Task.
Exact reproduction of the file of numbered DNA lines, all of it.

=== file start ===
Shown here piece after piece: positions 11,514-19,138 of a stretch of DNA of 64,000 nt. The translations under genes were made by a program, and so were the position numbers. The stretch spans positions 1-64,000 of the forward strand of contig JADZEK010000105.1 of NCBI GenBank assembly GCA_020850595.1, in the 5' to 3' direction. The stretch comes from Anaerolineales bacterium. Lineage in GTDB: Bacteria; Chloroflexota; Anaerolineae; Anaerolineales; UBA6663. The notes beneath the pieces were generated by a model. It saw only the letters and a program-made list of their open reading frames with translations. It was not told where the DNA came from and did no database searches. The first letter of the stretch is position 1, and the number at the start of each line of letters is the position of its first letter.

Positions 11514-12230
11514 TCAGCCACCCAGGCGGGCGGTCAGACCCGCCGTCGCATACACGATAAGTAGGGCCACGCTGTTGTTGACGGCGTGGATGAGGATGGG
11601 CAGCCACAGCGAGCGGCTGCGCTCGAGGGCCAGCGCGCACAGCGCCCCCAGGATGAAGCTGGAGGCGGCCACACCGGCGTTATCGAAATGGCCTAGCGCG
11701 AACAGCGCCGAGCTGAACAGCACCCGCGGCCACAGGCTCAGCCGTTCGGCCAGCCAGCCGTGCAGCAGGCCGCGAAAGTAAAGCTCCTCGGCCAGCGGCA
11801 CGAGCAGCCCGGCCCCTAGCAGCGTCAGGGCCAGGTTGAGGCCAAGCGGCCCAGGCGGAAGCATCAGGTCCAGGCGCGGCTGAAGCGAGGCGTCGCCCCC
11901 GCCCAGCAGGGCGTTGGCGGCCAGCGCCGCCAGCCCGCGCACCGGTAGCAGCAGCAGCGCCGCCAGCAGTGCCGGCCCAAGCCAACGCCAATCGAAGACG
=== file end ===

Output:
Shown here piece after piece: positions 11,514-19,138 of a stretch of DNA of 64,000 nt. The translations under genes were made by a program, and so were the position numbers. The stretch spans positions 1-64,000 of the forward strand of contig JADZEK010000105.1 of NCBI GenBank assembly GCA_020850595.1, in the 5' to 3' direction. The stretch comes from Anaerolineales bacterium. Lineage in GTDB: Bacteria; Chloroflexota; Anaerolineae; Anaerolineales; UBA6663. The notes beneath the pieces were generated by a model. It saw only the letters and a program-made list of their open reading frames with translations. It was not told where the DNA came from and did no database searches. The first letter of the stretch is position 1, and the number at the start of each line of letters is the position of its first letter.

Positions 11514-12230
11514 TCAGCCACCCAGGCGGGCGGTCAGACCCGCCGTCGCATACACGATAAGTAGGGCCACGCTGTTGTTGACGGCGTGGATGAGGATGGG
11601 CAGCCACAGCGAGCGGCTGCGCTCGAGGGCCAGCGCGCACAGCGCCCCCAGGATGAAGCTGGAGGCGGCCACACCGGCGTTATCGAAATGGCCTAGCGCG
11701 AACAGCGCCGAGCTGAACAGCACCCGCGGCCACAGGCTCAGCCGTTCGGCCAGCCAGCCGTGCAGCAGGCCGCGAAAGTAAAGCTCCTCGGCCAGCGGCA
11801 CGAGCAGCCCGGCCCCTAGCAGCGTCAGGGCCAGGTTGAGGCCAAGCGGCCCAGGCGGAAGCATCAGGTCCAGGCGCGGCTGAAGCGAGGCGTCGCCCCC
11901 GCCCAGCAGGGCGTTGGCGGCCAGCGCCGCCAGCCCGCGCACCGGTAGCAGCAGCAGCGCCGCCAGCAGTGCCGGCCCAAGCCAACGCCAATCGAAGACG